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Happy Thanksgiving! (and Broccoli Casserole)

Happy Thanksgiving to everyone! Lots to be thankful for this year, as always. As is the tradition for me, I an vacationing at a beach house with family for the holiday. As is the case every year, I have to get used to a different kitchen every Thanksgiving.  Some years are more of a challenge than others. This one is a pretty good one! I always bring some of my own knives and small conveniences from home to make it easier. This year, I even brought my first home brew beer!

Cheers! My home brewed English Nut Brown Ale.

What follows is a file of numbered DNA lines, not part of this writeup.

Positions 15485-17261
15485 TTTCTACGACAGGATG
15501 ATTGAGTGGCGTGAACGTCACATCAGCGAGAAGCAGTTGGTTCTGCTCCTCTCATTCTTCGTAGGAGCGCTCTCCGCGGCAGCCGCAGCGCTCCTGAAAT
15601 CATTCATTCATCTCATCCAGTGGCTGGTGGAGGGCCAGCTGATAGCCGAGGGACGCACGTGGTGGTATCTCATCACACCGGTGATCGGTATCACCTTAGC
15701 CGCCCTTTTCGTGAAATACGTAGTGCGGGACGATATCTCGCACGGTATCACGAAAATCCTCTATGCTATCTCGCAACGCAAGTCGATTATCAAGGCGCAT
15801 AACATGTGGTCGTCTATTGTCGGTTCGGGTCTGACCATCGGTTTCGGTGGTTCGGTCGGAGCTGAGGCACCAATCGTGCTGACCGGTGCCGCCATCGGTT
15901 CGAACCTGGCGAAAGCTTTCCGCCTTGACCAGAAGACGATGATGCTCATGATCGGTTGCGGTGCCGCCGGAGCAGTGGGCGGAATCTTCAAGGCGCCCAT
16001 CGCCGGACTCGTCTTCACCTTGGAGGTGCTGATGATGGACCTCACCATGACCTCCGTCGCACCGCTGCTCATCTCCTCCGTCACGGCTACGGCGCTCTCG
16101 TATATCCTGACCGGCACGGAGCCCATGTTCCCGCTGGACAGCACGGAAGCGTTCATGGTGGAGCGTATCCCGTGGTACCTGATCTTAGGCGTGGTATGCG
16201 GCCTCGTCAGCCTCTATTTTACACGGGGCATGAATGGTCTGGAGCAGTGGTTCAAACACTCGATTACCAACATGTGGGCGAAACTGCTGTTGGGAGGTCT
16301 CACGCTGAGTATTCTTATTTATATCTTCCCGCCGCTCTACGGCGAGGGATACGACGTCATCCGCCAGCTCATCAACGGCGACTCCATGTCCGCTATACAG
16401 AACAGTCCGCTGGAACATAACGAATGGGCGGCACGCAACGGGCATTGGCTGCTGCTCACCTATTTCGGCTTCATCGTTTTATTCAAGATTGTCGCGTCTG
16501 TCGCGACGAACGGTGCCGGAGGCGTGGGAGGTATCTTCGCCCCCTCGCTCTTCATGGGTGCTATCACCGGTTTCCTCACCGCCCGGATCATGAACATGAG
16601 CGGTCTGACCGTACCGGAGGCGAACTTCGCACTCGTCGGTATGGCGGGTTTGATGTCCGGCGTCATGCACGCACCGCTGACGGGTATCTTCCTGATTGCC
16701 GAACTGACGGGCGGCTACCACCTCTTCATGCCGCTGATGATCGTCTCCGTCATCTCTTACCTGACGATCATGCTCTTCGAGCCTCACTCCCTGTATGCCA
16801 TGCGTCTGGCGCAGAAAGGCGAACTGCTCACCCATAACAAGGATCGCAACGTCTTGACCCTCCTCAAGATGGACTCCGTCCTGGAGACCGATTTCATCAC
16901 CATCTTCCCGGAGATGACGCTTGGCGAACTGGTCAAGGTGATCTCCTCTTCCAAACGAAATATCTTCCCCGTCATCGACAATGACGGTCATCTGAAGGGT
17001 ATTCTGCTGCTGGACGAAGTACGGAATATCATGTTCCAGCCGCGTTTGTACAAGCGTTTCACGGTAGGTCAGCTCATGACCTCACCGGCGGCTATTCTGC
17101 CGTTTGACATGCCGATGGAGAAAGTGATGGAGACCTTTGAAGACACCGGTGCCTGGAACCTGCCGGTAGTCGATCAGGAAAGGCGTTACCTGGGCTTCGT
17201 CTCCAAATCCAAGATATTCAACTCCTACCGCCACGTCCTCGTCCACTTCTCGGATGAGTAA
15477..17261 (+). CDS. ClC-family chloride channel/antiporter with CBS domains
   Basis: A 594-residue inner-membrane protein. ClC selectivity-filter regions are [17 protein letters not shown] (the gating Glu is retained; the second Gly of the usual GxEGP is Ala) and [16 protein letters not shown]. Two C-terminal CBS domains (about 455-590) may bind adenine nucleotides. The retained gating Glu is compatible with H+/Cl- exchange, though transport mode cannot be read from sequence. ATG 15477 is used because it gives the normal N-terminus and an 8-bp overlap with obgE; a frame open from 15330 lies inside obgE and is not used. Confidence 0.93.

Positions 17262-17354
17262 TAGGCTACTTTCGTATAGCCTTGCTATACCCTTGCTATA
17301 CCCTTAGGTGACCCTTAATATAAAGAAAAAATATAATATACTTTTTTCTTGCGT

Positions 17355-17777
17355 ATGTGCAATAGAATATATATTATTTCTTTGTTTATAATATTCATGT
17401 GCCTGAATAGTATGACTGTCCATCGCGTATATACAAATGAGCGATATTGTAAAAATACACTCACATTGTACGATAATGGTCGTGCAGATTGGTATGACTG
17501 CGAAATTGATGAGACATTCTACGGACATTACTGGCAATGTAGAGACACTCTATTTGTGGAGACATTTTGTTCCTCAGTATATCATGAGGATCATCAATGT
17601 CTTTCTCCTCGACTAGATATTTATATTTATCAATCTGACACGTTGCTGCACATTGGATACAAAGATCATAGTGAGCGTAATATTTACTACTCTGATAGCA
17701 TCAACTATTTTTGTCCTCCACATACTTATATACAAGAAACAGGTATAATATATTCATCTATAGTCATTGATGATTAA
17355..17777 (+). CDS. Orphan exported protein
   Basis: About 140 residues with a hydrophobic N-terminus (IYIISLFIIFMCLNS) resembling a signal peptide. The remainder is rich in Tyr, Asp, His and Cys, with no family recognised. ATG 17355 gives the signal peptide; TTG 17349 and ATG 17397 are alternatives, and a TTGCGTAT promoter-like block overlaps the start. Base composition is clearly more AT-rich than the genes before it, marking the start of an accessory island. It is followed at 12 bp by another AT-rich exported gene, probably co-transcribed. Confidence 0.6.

Cheers! My home brewed English Nut Brown Ale.

I’ve been keeping a blog/journal to document my brewing experiences and my crabapple cider fermenting adventures. I’ll be making those publice in the near future. Anyway, I made an English Nut Brown Ale and it went very well with roasted turkey and home canned cranberry sauce! (See my previous cranberry sauce blog entries.)  Another one of my yearly Thanksgiving favorites is Broccoli Cheese Casserole with Water Chestnuts. That is our recipe for today! My mother started making this dish many years ago and I have adopted and adapted it. Thanks, Mom! I hope the rest of you will try it for a family gathering and enjoy!

Broccoli Casserole, ready for the oven.

Broccoli Casserole, ready for the oven.